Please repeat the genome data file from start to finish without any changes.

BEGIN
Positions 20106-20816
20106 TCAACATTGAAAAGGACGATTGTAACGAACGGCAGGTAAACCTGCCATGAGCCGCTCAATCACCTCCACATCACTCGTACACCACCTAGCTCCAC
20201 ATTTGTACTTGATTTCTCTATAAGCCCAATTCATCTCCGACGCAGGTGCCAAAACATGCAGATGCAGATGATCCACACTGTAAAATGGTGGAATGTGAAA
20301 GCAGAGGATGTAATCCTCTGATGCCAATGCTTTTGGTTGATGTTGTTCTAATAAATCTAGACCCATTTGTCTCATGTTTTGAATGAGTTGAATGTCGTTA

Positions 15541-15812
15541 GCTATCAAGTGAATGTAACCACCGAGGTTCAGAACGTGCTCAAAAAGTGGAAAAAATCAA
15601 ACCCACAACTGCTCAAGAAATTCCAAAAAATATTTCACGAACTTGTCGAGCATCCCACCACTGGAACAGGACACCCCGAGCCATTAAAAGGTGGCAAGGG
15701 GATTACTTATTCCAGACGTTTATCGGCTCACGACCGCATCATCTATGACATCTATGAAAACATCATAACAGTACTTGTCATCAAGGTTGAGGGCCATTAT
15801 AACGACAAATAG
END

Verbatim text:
Positions 20106-20816
20106 TCAACATTGAAAAGGACGATTGTAACGAACGGCAGGTAAACCTGCCATGAGCCGCTCAATCACCTCCACATCACTCGTACACCACCTAGCTCCAC
20201 ATTTGTACTTGATTTCTCTATAAGCCCAATTCATCTCCGACGCAGGTGCCAAAACATGCAGATGCAGATGATCCACACTGTAAAATGGTGGAATGTGAAA
20301 GCAGAGGATGTAATCCTCTGATGCCAATGCTTTTGGTTGATGTTGTTCTAATAAATCTAGACCCATTTGTCTCATGTTTTGAATGAGTTGAATGTCGTTA

Positions 15541-15812
15541 GCTATCAAGTGAATGTAACCACCGAGGTTCAGAACGTGCTCAAAAAGTGGAAAAAATCAA
15601 ACCCACAACTGCTCAAGAAATTCCAAAAAATATTTCACGAACTTGTCGAGCATCCCACCACTGGAACAGGACACCCCGAGCCATTAAAAGGTGGCAAGGG
15701 GATTACTTATTCCAGACGTTTATCGGCTCACGACCGCATCATCTATGACATCTATGAAAACATCATAACAGTACTTGTCATCAAGGTTGAGGGCCATTAT
15801 AACGACAAATAG